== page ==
Inside A Pistolsmith’s Brain


The front end of some classic 1911 Colt bullseye guns built for
accuracy by masters. From top: Shockey, Jim Clark and John
Giles with his slide-to-frame accurizer.

My Filing System

I respect my files; they’re indispensable in my shop. That’s why I take such great care of them. Most people would just say “meh.” But any machinist, tool and die maker will tell you that files can be as vital to a project as any tool or cutter.

Some of my files I’ve had for over 10 years. There are a few reasons they can last long. One is I keep them clean; this keeps them sharp. In my shop, files cut in only one direction, which is the right way. When I was in junior high, my shop teacher, Mr. Woods, would not let us near a machine until we mastered the use of hand tools like the file. I learned to chalk each file to prevent chip loading and how to clean the file and prevent rust. Today, a good Italian-made file like Grobet or U.S.-made Nicholson can run close to $50, more if it’s custom like a checkering file. I must have 50 files in all shapes and sizes, as well as tooth patterns.

For pistol work, I use them for opening up a sight dovetail, cutting a thousandth, cutting a part to fit a project, or checkering. Using a file effectively takes practice. One tip is to use either chalk or soapstone to fill the file’s grooves. This prevents material from sticking to the file, particularly with soft non-ferrous metals like aluminum, brass and gold. Once used, I card my files clean with a brass brush, then oil them to prevent rust. I store my files individually so they won’t nick each other.

Jim Clark Sr.’s sleeved .38 Special barrel with a “dimple feed ramp”
welded to the frame, which fits in a pocket under the barrel — 1950s

Some of Greg’s working files along with a brass brush to clean the chip and chalk between the steel files’ teeth.

Back To The Future

Sometimes I feel lucky to work on “relics” other ’smiths turn away. Not that they’re rust buckets, it’s just that they were built at a time many younger ’smiths can’t appreciate. Guns built by Giles, Shockey, Kart, Clark and King always seem to find a way to my bench. I’m amazed at the work these ’smiths, among others, did before I was born — and with little in the way of today’s machinery and welding equipment. Some of the innovation is used today by manufacturers with little or no recognition or credit.

I had an early Clark 1911 on the bench last week. This gun was converted from .38 Super to .38 Special for NRA Bullseye competitions. It was done in 1952. The barrel was bored out of the lug/chamber area and sleeved with a new bore. A small feed ramp was silver soldered into the frame, which was set in a pocket on the bottom of the barrel. This method later showed up in the Colt Mid-Range NM production guns. John Giles made lightweight hammers from factory pieces to reduce “lock time.” Shockey made these really oversized barrel bushings in an effort to minimize tolerances for more accuracy. The Giles barrel positioning tabs are welded into the slide for better lock-up.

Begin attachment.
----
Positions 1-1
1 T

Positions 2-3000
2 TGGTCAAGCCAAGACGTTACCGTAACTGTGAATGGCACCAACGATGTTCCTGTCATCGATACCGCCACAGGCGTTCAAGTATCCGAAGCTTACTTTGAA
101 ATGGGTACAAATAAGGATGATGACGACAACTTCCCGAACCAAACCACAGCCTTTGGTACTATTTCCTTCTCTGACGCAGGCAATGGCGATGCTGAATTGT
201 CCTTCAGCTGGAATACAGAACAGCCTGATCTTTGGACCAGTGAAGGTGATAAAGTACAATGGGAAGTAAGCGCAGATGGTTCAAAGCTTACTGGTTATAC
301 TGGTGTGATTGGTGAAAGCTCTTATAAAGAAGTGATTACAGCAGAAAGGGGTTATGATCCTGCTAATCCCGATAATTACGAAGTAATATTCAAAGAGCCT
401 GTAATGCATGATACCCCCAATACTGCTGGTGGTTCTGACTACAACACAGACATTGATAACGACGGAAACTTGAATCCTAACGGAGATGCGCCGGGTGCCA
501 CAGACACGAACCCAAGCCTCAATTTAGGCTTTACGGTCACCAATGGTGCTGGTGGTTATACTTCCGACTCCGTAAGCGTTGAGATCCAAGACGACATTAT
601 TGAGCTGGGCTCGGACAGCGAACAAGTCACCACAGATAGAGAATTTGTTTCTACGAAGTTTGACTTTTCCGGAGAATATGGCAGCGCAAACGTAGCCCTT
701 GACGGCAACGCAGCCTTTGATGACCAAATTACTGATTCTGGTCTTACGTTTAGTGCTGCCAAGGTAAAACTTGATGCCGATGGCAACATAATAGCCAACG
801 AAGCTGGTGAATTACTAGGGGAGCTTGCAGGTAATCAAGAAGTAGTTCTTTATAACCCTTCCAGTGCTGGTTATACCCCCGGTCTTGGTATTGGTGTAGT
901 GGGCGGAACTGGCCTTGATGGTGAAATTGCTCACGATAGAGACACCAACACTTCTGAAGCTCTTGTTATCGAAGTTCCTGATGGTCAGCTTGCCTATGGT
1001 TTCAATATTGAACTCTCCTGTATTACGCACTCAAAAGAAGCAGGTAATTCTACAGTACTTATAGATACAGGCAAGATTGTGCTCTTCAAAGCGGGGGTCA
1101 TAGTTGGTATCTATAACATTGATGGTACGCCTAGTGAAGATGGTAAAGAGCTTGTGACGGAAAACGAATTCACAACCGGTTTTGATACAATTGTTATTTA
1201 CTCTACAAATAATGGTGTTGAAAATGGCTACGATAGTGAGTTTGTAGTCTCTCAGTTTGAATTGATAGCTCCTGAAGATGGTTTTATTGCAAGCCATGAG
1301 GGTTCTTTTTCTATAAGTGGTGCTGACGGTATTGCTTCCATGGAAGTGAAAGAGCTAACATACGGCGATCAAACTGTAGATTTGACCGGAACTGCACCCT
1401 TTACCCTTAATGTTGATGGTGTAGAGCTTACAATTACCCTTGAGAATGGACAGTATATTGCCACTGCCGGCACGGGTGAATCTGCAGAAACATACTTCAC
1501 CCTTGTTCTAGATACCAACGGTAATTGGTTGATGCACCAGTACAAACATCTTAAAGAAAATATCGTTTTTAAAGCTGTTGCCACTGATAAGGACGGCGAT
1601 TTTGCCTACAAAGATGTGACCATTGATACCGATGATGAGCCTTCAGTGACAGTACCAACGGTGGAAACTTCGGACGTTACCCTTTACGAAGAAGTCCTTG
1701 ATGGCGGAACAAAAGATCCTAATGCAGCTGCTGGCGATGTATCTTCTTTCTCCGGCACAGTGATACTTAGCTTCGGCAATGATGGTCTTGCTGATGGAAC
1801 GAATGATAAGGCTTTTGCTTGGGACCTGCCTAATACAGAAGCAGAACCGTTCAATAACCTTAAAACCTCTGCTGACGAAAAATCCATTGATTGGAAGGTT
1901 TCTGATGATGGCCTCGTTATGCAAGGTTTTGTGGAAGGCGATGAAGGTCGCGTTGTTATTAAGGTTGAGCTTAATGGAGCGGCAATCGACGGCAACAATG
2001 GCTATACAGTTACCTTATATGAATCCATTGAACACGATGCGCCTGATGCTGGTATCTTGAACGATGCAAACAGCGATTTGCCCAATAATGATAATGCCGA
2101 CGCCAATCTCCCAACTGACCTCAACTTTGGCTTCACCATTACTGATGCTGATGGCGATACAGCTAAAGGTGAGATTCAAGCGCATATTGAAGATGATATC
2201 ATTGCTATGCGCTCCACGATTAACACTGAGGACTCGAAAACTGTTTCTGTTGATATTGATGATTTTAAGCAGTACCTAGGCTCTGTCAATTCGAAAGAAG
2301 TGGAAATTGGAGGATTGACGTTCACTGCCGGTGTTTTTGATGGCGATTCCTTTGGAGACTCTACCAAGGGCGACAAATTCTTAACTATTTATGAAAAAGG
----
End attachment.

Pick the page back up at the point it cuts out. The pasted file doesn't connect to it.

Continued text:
And just when I think I’ve seen it all, something new shows up, like a unique slide-locking system by Giles that orients the slide to the frame at the front of the dust cover area. I think this is for consistent lock-up. Much of this work looks odd and out of place, but it was about accuracy, not looks. Building a gun that wins national championships was the goal, looks were secondary.

A colorful magwell by EGW for the new Springfield Armory Prodigy.

A Splash Of Added Color

Unique is good. In handguns, it’s usually the grips getting the unique treatment. Why not add some color to spice up your range gun? For a while, some of the top aftermarket parts manufacturers have added colors to their line of parts. Apex Tactical has had S&W M&P triggers in red, purple and blue for a while. Now, CZ offers the Shadow Model CZ75 with orange or blue grips and mag base pads.

With the popularity of the Springfield Armory Prodigy, Evolution Gun Works has jumped into the color game. They are offering limited “sprint” runs of magwells for the platform in blue and soon, other colors. The magwell simply slips on the polymer frame and attaches with a newly provided mainspring housing pin. I’m sure colored magazine base pads are in the works somewhere. It’s only a matter of time before whole guns are manufactured in bright colors, kinda like ’70s vintage cars. But remember, like a tuxedo, black never goes out of style.

For more info: (Nicholson files), (Prodigy Magwells), (checkering files)

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